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Welcome to Issue 66: Curiosity

In our craft, there’s artistic value in staying curious.

The theme this month is Curiosity, and as the first issue produced in social isolation, everything feels a little curious right now.

Curiosity is such a powerful tool when you are sewing. It’s what helps you ask, “What went wrong?” or “How does that garment work?” or “How can I make this better next time?” It’s also a frame of mind that you can adapt when you are feeling unsure. If something feels like it’s above your skill level, find some problems you can solve to get there. Curiosity is a dynamic way to grow.

In this issue, I tried to transform my feelings of uncertainty into feelings of curiosity. This was hard for me because I am used to putting the magazine together in a certain way every month. We have a process we’ve been using for a long time, and this time around, we had to be very flexible. Rather than feeling limited or frustrated, I tried to shift those feelings into curiosity.

We had to cancel photo shoots, so Haley came up with a totally new plan. The Seamwork team sewed, modeled, and photographed this month’s patterns—the Orlando T-shirt and Lyle dress—while practicing social distancing. I think I speak for everyone on the team when I say that we have a deep appreciation for our models and their work. It’s challenging to convey the joy of a handmade garment in a photograph when you are a little camera-shy!

In this issue, you’ll find things look a bit different, but we found new ways to bring you all the regular Seamwork content. Seamwork Style is illustrated this month (thanks, Farrah!), Sarai had to pause her studio space updates because we are not in the studio right now. However, she still wrote a thoughtful essay about the comfort of creativity that is a refreshing read right now. Wallis loves a good bodysuit, so she has some fun tips if you want to make the Orlando bonus pattern this month.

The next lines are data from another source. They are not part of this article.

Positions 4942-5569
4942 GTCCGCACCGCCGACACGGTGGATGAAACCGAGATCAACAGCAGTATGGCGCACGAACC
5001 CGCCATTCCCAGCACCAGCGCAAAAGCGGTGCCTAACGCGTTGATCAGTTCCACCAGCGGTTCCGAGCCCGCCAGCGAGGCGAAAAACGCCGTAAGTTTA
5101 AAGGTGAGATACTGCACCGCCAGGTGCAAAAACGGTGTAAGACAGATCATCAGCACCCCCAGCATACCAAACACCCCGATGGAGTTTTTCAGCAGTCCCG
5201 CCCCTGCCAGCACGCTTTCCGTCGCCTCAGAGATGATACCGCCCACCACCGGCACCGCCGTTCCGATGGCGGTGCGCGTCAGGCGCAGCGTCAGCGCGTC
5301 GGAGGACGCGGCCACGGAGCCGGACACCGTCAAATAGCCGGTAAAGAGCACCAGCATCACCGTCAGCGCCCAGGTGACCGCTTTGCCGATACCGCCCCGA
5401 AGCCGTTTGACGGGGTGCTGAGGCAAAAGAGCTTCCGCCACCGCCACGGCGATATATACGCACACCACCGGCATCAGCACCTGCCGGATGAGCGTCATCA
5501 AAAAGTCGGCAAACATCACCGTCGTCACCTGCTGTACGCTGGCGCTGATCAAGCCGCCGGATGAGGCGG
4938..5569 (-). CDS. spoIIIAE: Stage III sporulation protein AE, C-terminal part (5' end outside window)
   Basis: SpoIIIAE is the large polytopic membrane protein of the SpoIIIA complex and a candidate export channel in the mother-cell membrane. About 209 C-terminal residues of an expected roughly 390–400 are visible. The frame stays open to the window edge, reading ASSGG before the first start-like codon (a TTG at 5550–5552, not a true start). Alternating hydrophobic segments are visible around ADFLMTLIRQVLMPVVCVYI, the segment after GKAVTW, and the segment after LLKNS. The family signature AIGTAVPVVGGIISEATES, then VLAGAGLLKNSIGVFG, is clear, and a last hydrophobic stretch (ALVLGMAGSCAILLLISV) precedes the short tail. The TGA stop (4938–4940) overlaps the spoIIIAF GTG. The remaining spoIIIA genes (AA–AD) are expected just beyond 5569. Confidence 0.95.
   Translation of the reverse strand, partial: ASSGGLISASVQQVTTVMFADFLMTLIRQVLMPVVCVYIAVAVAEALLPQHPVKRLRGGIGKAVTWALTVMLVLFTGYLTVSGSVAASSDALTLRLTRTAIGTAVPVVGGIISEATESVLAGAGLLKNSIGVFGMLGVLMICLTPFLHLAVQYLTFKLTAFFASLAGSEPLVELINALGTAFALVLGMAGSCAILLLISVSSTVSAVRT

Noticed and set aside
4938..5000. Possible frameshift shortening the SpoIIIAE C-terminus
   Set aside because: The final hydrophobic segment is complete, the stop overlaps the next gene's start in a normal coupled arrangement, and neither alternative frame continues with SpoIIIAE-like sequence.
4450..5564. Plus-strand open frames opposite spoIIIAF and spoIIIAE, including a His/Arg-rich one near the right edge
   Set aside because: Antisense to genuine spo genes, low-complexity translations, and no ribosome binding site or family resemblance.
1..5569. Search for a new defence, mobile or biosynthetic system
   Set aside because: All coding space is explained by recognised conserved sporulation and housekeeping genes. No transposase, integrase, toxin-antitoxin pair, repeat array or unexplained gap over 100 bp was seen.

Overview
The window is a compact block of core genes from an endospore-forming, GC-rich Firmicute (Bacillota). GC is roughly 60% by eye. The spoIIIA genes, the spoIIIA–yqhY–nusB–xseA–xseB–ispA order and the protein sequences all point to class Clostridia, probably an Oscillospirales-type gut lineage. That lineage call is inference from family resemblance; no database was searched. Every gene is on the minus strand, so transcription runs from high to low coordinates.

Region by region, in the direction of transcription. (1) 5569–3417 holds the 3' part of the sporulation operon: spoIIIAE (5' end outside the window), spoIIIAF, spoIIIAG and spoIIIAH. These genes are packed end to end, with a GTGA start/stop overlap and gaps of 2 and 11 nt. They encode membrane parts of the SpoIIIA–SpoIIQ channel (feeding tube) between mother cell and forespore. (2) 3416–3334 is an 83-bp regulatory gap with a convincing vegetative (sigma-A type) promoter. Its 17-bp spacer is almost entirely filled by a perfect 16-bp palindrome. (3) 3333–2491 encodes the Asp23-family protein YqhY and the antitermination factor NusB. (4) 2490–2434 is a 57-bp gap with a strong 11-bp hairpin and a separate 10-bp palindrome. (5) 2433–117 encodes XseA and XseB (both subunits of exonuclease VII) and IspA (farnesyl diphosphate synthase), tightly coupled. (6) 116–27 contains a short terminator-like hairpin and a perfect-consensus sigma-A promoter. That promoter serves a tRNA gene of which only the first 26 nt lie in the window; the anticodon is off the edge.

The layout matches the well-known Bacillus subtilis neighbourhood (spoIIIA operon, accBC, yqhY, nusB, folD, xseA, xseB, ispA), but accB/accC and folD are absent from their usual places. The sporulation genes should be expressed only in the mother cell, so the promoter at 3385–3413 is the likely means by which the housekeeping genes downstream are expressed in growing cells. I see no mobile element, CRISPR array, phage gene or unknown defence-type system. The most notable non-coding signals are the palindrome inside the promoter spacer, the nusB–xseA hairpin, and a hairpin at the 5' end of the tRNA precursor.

We also want to welcome Michelle to the writing team. She’ll be with us for the next few months, writing about one of her biggest passions—sustainable fabric and a strong desire to avoid rayon. Michelle owns Matchpoint Fabric, and she’s also a very talented writer, so we’re excited that she’ll be sharing her fabric knowledge with us.

Sienna had to get the most creative out of all of us on the team this month. Just as she set up a new video space in the office and figured out the perfect way to set up our cameras and microphones, she had to pack up and move it all into her home sewing studio and film the next class entirely alone. Luckily she has an impeccable sense of home decor and a knack for creatively approaching challenges, so the new Sew a Knit T-shirt class is a joy to watch. She sews up the new Orlando top and gives you tips for sewing with knits along the way.

So as you read this issue, we want to encourage you to stay curious. Find a few questions to ask this month and then look for the answers. What new skills can you learn? Is there a new fabric you can try working with this month? What rituals can you add to your creative practice to stay as comfortable as possible? How can you connect to others, or find space for yourself if you need it?

We hope you discover some new adventures with your practice this month.

Happy sewing!

Meg
Managing Editor

Sawyer
Milo
Beckett

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